We think we're arguing about the same things. I'm willing to bet that doesn't happen as often as it seems. A lot of the debate is driven by what boils down to personal preferences, but those preferences are forged in the crucible of our experiences, and those vary from person to person.

So it's all just preference?

Not entirely. There are real tradeoffs. But they're tradeoffs: different people are going to want to be at different points on the curve. Just remember that it's easy to point to the cases where your preferences work and theirs fail. But so is the reverse. If you find yourself getting into this disagreement with people then I think it's worth addressing the elephant in the room that both the underlying world views are valid in their own way even though they give different answers.


Does this count as a "pure" HashTable? Note that any data container, like an array or hash table, can expose a ForEach method that takes a function pointer as argument and call that function with the values inside the array. You don't really need to expose the function pointer, you can encapsulate that as well, but then you'd have to create a new HashTable class for every action you may need to do on one of its elements, and that will quickly spiral out of control (which is why we don't do such a thing in professional software engineering regardless - getters allow reusable code, but I'm sure you know that already).

public class ThePureHashTable<Tkey, TValue>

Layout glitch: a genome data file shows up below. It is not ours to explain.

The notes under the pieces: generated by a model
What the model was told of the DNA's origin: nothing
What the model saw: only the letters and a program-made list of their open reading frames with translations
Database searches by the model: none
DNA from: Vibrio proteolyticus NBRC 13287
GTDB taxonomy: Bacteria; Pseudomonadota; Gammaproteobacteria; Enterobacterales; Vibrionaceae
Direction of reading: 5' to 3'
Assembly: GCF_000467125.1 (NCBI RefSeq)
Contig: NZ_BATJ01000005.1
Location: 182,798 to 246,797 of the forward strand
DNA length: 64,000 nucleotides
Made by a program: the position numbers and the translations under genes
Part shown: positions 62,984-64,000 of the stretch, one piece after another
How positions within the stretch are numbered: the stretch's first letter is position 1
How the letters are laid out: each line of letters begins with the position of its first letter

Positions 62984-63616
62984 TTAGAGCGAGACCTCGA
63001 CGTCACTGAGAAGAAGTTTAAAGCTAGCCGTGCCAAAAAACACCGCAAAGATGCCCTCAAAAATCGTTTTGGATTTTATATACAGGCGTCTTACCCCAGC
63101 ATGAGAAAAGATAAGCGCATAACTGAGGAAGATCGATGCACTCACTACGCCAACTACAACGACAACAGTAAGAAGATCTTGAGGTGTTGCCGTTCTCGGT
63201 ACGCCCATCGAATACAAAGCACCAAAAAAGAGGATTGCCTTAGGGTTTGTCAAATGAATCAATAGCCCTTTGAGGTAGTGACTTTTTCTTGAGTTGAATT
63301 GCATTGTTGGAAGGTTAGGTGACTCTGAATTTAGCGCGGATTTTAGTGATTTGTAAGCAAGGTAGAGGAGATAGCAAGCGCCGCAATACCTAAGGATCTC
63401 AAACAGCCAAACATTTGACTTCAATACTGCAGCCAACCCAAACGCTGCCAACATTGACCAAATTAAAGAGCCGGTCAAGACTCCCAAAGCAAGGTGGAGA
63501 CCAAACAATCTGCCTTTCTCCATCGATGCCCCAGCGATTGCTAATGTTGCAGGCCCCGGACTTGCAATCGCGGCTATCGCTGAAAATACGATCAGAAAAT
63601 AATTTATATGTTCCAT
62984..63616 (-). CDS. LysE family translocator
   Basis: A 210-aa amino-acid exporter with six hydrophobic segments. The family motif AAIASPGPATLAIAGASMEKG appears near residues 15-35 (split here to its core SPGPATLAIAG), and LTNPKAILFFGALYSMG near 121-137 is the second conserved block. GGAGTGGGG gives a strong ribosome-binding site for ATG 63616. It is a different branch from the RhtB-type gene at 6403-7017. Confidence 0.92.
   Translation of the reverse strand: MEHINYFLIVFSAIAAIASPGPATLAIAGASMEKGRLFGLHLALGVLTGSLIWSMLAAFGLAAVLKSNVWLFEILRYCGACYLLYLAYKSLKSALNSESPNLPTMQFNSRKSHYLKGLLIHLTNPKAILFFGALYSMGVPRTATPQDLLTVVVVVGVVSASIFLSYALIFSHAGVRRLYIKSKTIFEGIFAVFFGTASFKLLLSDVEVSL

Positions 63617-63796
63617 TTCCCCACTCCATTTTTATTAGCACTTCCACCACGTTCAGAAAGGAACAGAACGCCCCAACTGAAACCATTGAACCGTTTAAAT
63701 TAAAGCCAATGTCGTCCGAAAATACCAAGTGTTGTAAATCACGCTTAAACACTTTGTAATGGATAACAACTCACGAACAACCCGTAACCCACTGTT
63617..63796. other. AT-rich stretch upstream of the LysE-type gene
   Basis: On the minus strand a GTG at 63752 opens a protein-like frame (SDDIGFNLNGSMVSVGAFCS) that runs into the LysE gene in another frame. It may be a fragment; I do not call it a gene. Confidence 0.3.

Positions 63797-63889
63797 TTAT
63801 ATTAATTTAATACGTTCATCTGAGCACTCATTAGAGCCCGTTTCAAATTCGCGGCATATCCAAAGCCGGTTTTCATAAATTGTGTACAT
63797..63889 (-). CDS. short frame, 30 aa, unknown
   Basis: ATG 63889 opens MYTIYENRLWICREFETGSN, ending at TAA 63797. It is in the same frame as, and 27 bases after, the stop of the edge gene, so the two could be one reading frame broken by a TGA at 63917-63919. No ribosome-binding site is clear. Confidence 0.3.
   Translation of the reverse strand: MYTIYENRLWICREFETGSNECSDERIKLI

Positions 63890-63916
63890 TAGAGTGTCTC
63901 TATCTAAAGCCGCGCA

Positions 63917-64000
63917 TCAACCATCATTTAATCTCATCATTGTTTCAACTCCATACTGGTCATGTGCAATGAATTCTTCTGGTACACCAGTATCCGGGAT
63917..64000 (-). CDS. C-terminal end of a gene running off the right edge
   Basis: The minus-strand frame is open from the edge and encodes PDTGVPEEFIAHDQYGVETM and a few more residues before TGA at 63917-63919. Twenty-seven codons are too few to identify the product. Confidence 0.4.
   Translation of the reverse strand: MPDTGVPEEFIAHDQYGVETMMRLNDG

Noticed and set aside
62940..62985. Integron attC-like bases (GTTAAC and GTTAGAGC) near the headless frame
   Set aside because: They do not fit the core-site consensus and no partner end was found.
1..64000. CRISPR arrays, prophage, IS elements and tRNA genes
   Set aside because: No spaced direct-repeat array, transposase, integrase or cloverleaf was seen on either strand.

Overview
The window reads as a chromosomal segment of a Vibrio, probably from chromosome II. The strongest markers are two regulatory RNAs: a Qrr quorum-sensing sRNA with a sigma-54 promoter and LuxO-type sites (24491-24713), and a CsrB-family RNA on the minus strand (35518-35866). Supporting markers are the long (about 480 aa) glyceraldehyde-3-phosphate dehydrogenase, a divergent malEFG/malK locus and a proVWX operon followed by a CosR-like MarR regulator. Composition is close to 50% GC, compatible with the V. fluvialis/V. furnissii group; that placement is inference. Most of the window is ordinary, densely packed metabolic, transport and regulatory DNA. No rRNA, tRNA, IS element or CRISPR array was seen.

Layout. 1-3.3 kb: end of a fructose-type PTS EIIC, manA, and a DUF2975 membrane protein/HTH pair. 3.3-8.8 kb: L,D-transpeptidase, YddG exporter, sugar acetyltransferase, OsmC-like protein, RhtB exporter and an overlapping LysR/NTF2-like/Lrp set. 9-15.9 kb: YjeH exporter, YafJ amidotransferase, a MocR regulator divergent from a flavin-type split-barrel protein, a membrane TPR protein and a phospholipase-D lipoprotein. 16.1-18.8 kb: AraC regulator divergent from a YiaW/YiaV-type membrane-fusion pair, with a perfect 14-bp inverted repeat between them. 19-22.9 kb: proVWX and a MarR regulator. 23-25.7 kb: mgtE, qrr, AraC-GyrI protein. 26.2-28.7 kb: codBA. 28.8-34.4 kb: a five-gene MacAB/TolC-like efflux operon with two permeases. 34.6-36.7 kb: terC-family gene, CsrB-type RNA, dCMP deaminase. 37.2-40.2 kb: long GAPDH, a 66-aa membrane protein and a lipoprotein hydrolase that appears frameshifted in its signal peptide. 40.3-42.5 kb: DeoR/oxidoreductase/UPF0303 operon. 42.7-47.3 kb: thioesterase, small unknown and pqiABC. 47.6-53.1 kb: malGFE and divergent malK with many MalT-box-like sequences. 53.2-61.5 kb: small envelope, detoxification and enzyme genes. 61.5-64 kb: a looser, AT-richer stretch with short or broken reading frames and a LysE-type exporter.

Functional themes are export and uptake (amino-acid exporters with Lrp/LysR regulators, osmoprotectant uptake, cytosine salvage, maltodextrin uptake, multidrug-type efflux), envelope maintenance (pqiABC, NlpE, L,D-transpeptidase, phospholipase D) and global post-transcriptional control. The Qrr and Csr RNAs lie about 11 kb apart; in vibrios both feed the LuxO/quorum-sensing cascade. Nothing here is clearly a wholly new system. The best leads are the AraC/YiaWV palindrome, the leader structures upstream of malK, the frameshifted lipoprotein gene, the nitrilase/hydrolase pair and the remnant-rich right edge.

public void DoSomethingWithValue(Tkey key, Action<TValue> something)

    public void Add(Tkey key, TValue value)

  • Not a thing to do with general-purpose data structures, but for the sake of the argument, yeah a getter free design would look something like that (though you could argue this is not exactly a hash table anymore). You would not encapsulate the action (by which I presume you mean make it entirely internal to the class) - as that's a very different design. Passing in an action is just dependency injection (it could also be an object) - you'd do this sort of thing if your class needs to call something, but cannot know what that something is. But again, not how hash tables are conceptualized. Commented May 11 at 23:24
  • Yeah, you can push OOP as far as you like you just flip the way you call functions. I think this question is just a continuation of the argument on the previous one
    – Ewan
    Commented May 12 at 11:51

The actual question you are asking is: "How far can you push the "Tell, don't ask"-principle."

The answer is, you should push it as long as it improves encapsulation, but you can easily push it so far it will have the opposite effect.

The principle is another way to say an object should control it's own state. An external client should not perform "open brain surgery" on an object and mutate its internal state, like in this example:

 var counter = new Counter();
 // increment counter
 counter.value = counter.value + 1;
 // print counter